SOURCE UT Southwestern Medical Center at Dallas
    DALLAS, April 26 /PRNewswire/ -- Researchers at UT Southwestern Medical
 Center at Dallas have located the gene that, when mutated, is responsible for
 autosomal recessive hypercholesterolemia (ARH), an inherited form of high
 cholesterol characterized by low-density lipoprotein levels of 350 to
 600 milligrams per deciliter.
     This disorder, which results in the development of premature coronary
 artery disease and accumulation of cholesterol in skin and tendons, is rare,
 but understanding its genesis may lead to the development of new treatments
 for high blood levels of cholesterol.
     Scientists at UT Southwestern located the ARH gene on chromosome 1p35 and
 found six mutations in the gene.  The gene encodes a new adaptor protein,
 which the scientists named ARH.  The results of the study are published in the
 May issue of Science.
     "This gene is a new key player in the clearance mechanism of LDL from the
 body.  We know it's important because when it is mutated, people have very
 high plasma cholesterol levels," said Dr. Helen Hobbs, chief of clinical
 genetics, director of the Eugene McDermott Center for Human Growth and
 Development, and senior investigator of the study.
     Under normal conditions, low-density lipoprotein receptors (LDLR), which
 are found in the liver, remove LDL cholesterol from the blood.  More than
 70 percent of LDL cholesterol is removed from the blood by these receptors.
 Mutations in the LDLR gene cause the autosomal dominant disorder familial
 hypercholesterolemia, a discovery made by UT Southwestern Nobel laureates Drs.
 Michael Brown and Joseph Goldstein.
     Researchers have known that ARH was not caused by mutations in the LDLR,
 but until now had not identified the defective gene that is responsible for
 the disorder.  Hobbs and her colleagues found that defects in ARH impair the
 function of the LDLR and arrest the body's normal ability to clear LDL
 cholesterol.
     The researchers analyzed the DNA samples of four families with ARH.  Two
 of the families were from Sardinia, where the disease is prevalent, and two
 families were from Lebanon.  The study participants had extremely high LDL-
 cholesterol levels, ranging from 350 to 600 mg/dL.  Optimal LDL-cholesterol
 levels range between 60 and 130 mg/dL.
     After mapping the gene in these families, the researchers identified the
 defective gene.  The researchers found different mutations in each of the four
 original families.  They then examined additional study participants with the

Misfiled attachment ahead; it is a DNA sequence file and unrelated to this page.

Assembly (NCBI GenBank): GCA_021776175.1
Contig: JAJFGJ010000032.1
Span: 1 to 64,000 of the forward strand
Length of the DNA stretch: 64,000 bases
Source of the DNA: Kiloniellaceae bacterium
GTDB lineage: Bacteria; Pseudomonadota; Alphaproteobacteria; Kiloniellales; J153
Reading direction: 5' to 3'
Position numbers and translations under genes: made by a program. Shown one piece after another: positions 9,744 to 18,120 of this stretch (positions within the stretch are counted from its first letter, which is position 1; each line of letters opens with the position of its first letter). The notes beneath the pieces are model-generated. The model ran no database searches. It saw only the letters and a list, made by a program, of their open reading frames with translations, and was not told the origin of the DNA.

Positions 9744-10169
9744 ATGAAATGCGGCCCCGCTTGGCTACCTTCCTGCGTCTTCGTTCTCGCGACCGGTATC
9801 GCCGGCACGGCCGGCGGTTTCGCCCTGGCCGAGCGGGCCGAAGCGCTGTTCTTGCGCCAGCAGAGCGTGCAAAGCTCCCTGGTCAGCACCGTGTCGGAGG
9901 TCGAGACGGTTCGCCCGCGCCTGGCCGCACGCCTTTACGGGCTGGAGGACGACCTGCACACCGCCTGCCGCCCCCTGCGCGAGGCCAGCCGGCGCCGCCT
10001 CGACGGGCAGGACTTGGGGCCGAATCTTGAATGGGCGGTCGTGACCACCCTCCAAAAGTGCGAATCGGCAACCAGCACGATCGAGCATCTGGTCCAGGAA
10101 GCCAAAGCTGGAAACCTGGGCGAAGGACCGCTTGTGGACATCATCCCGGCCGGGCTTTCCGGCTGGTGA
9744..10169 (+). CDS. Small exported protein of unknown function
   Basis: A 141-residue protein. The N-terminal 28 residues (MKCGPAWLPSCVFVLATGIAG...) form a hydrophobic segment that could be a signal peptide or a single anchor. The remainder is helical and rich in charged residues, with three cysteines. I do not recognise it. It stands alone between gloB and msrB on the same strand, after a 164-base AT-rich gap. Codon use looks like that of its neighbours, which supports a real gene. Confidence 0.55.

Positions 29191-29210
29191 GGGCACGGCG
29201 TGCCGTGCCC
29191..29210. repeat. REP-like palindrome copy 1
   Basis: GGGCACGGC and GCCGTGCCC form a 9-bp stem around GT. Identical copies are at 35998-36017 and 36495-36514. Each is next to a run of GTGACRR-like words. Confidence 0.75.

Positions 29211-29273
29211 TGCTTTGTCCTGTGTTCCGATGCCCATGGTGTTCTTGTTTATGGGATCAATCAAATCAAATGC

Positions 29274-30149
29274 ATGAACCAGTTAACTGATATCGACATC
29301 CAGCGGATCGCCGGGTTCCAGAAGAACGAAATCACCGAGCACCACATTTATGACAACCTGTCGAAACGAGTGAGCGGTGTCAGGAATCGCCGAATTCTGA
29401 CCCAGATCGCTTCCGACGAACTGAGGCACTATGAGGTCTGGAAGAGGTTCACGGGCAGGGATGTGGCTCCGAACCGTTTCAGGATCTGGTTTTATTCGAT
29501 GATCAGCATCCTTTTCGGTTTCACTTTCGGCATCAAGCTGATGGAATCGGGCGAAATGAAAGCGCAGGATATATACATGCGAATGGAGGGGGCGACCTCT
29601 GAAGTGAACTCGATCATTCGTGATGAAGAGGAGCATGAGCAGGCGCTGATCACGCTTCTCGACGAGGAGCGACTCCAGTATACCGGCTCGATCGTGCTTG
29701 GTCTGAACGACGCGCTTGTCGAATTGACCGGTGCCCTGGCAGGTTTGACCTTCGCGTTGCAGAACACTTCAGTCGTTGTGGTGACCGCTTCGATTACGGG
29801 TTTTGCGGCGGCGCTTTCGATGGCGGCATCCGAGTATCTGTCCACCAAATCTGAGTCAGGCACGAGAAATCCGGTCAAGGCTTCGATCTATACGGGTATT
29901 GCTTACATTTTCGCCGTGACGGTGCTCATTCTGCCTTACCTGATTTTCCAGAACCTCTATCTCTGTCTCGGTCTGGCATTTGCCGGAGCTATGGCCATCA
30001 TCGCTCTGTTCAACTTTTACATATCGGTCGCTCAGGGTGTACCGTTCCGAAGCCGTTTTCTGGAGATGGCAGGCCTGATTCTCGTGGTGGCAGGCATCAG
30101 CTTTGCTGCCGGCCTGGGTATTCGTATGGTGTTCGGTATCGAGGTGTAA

same disorder and found that they also had mutations in the same gene.
     Two mutations in the gene account for the high frequency of the disease in
 Sardinia.  Mutations were also found in an Iranian, American and two Lebanese
 study participants.
     "We're confident that this is the gene responsible for ARH," said Hobbs.
     Dr. Jonathan Cohen, associate professor of internal medicine, co-author of
 the study and a nutrition scholar in the Center for Human Nutrition, said,
 "These findings give us insight about how cells move cholesterol around and
 how the body gets rid of it.  Once it's understood, we can manipulate the
 system more efficiently."
     Hobbs and her collaborators recently identified the defective genes
 responsible for the rare genetic disorder, sitosterolemia, an important
 finding that may lead to the development of new drugs to treat high
 cholesterol.  Hobbs was also part of the research team that, for the first
 time, identified a receptor for high-density lipoprotein (HDL) called SR-B1.
 It is the mechanism by which HDL, the "good cholesterol," is delivered to some
 cells.
     UT Southwestern researchers have discovered the defective genes in all
 four major inherited forms of hypercholesterolemia.  Brown and Goldstein,
 director of the Erik Jonsson Center for Research in Molecular Genetics and
 Human Disease and chairman of molecular genetics, respectively, discovered the
 defective gene in familial hypercholesterolemia (FH).  Dr. Scott Grundy,
 director of the Center for Human Nutrition, discovered that some patients who
 appeared to have FH actually had a mutation in a protein found on the LDL
 called apolipoprotein B.
     Other researchers involved in the most recent Science study include Dr.
 Christine Kim Garcia, an internal medicine resident and former M.D./Ph.D.
 student in molecular genetics; Dr. Nick Grishin, assistant professor in
 biochemistry and assistant investigator in the Howard Hughes Medical
 Institute; Dr. Kenneth Wilund, research fellow in internal medicine; and
 Robert Barnes, a program analyst in the Eugene McDermott Center for Human
 Growth and Development.  Other researchers, two of whom had worked previously
 with Hobbs as postdoctoral fellows, included scientists from the University of
 Rome; the University of Ferrara, Italy; the University of Sassari, Italy; the
 University of Modena and Reggioemilia, Italy; and the Bone Marrow Transplant
 Unit, Ospedale Microcitemico, Cagliari, Italy.
     The study was funded by the National Institutes of Health, the W.M. Keck
 Foundation, the Perot Foundation and the Donald W. Reynolds Foundation.
     This news release is available on our World Wide Web home page at
 http://www.utsouthwestern.edu/home_pages/news/
     To automatically receive news releases from UT Southwestern via e-mail,
 send a message to UTSWNEWS-REQUEST@listserv.swmed.edu.  Leave the subject line
 blank and in the text box, type SUB UTSWNEWS.
 
                     MAKE YOUR OPINION COUNT -  Click Here
                http://tbutton.prnewswire.com/prn/11690X80857100
 
 SOURCE  UT Southwestern Medical Center at Dallas